Disc deals in the US for 2021 expanded without precedent for just about twenty years, as per information distributed by the Recording Industry Association of America (RIAA). Shipments rose from 31.6 million out of 2020 to 46.6 million of every 2021, and income from the organization rose from $483.2 million to $584.2 million. The RIAA’s numbers certify a comparative report from MRC Data distributed recently.
Although CD sales are still far from their 2000 peak — when almost a billion CD albums were shipped in the US — Axios notes that the increase is another key element of the resurgence in physical music. Vinyl sales have been steadily increasing for over a decade-and-a-half now, and hit 39.7 million units in the US in 2021, bringing in $1 billion in revenue.
The blend implies that actual media all in all accomplished its first expansion in quite a while starting around 1996, however streaming remaining parts ruler. Paid memberships made up 57.2 percent of income estimated by the RIAA in 2021 at $8.6 billion, while promotion upheld streams acquired $1.8 billion. In the interim, CD and vinyl collection deals consolidated made up under 11% of income.
Personally, I’ll be very interested to see if this resurgence in CDs specifically continues as the world emerges from two years of pandemic lockdowns. CDs are great for listening to music at home, but I haven’t seen anyone carrying around a cumbersome portable CD player in years. And whereas vinyl offers a distinct sound compared to digital music, CDs contain digital music that’s essentially identical to what’s offered by lossless music services from Apple and Amazon (though, crucially, not Spotify).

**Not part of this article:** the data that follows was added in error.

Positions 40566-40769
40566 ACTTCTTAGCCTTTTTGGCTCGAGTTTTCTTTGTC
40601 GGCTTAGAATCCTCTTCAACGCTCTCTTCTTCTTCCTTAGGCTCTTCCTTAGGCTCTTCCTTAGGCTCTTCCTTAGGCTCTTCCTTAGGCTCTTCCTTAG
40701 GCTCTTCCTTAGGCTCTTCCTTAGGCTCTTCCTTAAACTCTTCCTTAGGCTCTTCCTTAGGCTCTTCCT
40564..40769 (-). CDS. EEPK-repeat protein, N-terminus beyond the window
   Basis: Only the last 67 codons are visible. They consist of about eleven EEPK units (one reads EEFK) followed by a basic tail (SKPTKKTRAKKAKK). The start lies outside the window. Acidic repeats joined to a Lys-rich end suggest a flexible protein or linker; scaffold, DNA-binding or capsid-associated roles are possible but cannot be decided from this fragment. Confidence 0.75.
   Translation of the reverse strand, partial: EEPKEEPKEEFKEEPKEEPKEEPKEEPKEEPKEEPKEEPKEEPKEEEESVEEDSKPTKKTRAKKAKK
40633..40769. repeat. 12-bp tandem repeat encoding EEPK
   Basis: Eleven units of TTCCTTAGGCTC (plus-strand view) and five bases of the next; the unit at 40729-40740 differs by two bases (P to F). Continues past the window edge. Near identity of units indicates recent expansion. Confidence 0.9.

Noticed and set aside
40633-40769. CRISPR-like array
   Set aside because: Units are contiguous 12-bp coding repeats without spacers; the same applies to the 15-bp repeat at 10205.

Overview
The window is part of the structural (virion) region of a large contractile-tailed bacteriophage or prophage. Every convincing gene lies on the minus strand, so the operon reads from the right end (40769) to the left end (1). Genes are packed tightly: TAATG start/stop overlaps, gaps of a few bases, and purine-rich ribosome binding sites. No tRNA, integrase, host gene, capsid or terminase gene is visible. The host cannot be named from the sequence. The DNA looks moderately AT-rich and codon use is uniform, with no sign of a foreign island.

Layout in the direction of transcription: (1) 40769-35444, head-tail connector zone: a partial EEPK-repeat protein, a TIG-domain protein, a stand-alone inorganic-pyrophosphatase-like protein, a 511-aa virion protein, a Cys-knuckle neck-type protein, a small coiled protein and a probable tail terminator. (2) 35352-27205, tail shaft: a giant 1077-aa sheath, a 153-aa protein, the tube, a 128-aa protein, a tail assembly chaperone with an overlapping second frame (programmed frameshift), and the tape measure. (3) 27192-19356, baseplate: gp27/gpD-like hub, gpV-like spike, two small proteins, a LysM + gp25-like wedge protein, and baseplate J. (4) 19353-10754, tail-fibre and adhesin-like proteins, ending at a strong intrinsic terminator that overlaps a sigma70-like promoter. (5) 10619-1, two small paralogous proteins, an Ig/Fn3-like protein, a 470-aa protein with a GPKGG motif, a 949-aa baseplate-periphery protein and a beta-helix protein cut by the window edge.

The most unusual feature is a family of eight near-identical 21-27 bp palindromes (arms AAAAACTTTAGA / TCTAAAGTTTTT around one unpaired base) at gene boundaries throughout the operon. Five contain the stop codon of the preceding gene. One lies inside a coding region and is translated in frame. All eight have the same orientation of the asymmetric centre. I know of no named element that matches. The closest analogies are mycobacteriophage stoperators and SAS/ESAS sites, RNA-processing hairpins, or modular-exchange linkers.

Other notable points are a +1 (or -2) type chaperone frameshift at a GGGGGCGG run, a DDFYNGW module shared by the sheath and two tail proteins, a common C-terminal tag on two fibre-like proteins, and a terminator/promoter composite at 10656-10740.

Then again, CDs still offer something that purely digital services can only dream of: a nice physical object, complete with album art and a real sense of ownership. Plus there’s the sense that more of your money is going directly to an artist, rather than the pennies offered per play by streaming corporations.